So far in 2020, BiH authorities have registered 4,586 new migrant and refugee arrivals to BiH. Compared to the same period in 2019 (6,201), this represents a 26 percent decrease. Just in April, BiH authorities reported 102 arrivals which, compared to April 2019 (2,631), represents a 96 percent drop. The number of asylum-seekers, refugees and migrants currently accommodated in reception centres and other state facilities across the country amounts to 5,600, while some additional 2,000 persons are estimated to be settled outside formal accommodation or on route, UNHCR found in a new report.
For the time being, no cases of COVID-19 have been confirmed among asylum-seekers, refugees and migrants. The situation is changing daily; the actions taken by the authorities to date have already affected access to asylum and basic services.
UNHCR recalls that the decision by the BiH Council of Ministers on 16 April continues to restrict freedom of movement and stay for several categories of aliens in BiH, including undocumented foreigners and asylum seekers who either do not hold valid documents or do not have dully registered residence. “Adopted as a COVID-19 prevention measure, it is foreseen to remain in force as long as the conditions for its implementation require. Furthermore, the measures on the restriction of movement for asylum-seekers and migrants in reception centres remains generally strict. Residents of Temporary reception Centres in Una-Sana Canton can leave for onward movement but are not allowed to return. In Sarajevo, the situation in centres is much tighter in terms of in-and-out movement. Increased onward movement and departures from centres have been observed in Una-Sana Canton. Subsequently, the number of recorded alleged pushbacks is also rising”, the report continues.
UNHCR noted several cases of documented asylum-seekers transferred from their regular private accommodation to the emergency centre at the Lipa camp, without a clear legal basis. Although UNHCR reacted by advocating with the local authorities for the practice to cease, similar cases were reported as having occurred on 8 May.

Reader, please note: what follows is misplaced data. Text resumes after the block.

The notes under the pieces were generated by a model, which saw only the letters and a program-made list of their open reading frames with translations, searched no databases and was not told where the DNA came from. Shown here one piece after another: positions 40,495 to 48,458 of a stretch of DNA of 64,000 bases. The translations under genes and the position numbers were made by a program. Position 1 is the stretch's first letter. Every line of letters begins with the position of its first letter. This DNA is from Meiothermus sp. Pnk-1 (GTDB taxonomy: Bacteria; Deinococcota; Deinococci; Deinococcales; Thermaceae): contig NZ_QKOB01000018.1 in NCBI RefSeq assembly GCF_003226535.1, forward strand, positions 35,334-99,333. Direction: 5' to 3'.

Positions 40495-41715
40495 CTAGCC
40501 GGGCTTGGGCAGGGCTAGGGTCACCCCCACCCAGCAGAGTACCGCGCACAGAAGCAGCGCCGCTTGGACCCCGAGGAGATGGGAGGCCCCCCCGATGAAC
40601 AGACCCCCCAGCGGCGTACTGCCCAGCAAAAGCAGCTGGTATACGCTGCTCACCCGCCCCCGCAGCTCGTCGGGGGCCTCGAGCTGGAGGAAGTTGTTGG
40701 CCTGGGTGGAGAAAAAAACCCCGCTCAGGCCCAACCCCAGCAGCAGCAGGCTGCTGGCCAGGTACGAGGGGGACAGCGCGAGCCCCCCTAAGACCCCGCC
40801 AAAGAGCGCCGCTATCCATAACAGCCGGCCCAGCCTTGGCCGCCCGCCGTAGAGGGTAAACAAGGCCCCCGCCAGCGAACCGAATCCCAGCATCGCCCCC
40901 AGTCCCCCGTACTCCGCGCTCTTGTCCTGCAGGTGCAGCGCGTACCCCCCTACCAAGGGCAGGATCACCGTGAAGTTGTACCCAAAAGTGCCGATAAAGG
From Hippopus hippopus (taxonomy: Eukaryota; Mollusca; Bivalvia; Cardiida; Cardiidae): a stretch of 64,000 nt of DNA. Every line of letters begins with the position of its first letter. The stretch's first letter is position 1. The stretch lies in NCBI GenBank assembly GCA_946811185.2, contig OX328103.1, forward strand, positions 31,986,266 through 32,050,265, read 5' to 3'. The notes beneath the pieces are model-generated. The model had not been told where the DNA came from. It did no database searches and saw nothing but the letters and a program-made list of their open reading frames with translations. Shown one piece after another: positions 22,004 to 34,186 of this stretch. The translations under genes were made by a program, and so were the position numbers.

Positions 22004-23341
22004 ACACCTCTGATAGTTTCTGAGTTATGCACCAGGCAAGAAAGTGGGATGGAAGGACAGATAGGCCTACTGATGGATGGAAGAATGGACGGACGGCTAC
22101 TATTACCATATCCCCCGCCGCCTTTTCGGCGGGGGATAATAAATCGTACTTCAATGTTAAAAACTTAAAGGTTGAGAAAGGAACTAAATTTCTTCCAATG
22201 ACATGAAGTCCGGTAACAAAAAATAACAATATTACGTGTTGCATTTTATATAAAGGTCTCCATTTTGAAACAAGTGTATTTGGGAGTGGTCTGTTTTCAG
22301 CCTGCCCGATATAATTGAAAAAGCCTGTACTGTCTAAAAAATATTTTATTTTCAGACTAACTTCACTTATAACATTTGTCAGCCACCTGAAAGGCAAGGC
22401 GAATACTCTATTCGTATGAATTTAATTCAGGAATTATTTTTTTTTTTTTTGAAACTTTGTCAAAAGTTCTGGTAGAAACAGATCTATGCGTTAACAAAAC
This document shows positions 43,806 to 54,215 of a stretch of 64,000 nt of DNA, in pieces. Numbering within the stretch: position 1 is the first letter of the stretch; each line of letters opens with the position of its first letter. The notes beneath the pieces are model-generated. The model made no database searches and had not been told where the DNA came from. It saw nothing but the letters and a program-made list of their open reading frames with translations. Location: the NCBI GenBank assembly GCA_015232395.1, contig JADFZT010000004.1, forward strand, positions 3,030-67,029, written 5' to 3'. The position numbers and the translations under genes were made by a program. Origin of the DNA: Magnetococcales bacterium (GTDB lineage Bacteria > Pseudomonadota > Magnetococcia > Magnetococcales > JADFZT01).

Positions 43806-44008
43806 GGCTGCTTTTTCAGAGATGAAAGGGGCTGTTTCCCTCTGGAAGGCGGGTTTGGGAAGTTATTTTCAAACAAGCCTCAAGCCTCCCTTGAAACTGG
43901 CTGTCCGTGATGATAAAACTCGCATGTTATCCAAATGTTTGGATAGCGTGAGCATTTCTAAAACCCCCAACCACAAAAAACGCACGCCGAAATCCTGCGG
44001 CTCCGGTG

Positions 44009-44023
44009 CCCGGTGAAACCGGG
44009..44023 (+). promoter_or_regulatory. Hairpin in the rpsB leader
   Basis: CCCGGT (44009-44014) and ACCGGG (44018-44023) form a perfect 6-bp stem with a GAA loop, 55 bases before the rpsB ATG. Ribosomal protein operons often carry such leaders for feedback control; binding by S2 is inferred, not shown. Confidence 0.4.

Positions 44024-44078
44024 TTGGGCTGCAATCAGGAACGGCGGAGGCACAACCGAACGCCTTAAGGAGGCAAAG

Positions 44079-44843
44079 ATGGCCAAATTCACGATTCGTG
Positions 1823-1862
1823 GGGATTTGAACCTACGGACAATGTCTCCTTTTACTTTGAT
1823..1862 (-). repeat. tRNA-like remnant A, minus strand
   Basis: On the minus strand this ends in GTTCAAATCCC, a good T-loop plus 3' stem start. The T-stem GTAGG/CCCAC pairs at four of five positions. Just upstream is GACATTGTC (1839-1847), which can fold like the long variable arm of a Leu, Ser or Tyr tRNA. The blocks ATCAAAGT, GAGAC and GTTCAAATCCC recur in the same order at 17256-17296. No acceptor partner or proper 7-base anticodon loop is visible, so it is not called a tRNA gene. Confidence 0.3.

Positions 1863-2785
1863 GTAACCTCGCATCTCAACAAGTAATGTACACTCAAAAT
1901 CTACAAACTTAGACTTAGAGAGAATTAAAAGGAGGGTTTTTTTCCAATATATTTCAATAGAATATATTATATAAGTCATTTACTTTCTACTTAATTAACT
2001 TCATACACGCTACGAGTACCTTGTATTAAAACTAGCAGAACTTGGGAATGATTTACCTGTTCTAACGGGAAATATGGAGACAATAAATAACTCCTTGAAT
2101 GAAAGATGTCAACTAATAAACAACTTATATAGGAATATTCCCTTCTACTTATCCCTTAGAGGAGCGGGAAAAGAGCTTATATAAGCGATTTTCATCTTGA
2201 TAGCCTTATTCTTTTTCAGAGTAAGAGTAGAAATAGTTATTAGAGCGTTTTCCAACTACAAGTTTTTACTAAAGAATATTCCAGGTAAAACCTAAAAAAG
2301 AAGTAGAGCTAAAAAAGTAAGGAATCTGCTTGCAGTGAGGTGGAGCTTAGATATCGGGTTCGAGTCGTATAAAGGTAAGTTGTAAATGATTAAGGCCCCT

The restrictions of movement continue to affect the mental health of the beneficiaries and exacerbate symptoms of anxiety, insomnia and depression. Psychosocial support activities were provided to a limited degree, but resources and capacities are largely insufficient to serve those in need. The registration process of asylum-seekers and migrants continues to be impacted by the COVID–19 measures.
During the reporting period, UNHCR’s legal aid partner Vaša Prava BiH filed a request with the Constitutional Court of BiH on behalf of two asylum-seekers, to take an interim measure to repeal the Decision on the Restriction of Movement and Stay of Foreigners in BiH, adopted by the Council of Ministers at its 13th extraordinary session. The appeal explains that this decision is in conflict with the standards prescribed by the European Convention on Human Rights and Freedoms, and the UNHCR’s legal aid partner Vaš Prava continued providing free legal aid through phone calls, WhatsApp/Viber calls/chats and the newly created VP BiH online communications platform.
They have also continued providing assistance by extending and delivering asylum-seekers’ cards. Extending documentation has become a challenge due to restrained access to the relevant authorities. The Sector for Asylum re-assumed the responsibility of extending asylum seeker cards to asylum-seekers in private accommodation, but the delivery of cards to persons accommodated in temporary reception centres Ušivak and Blažuj has been halted.
During the reporting fortnight, Vaša Prava BiH provided legal counselling to 505 asylum-seekers and served as an attorney from 8 asylum-seekers throughout BiH. UNHCR’s protection partner BHWI continued to provide protection in a variety of ways, alongside child protection, psychosocial interventions and education activities in formal and private accommodation locations in Sarajevo and Herzegovina-Neretva Canton. /ibna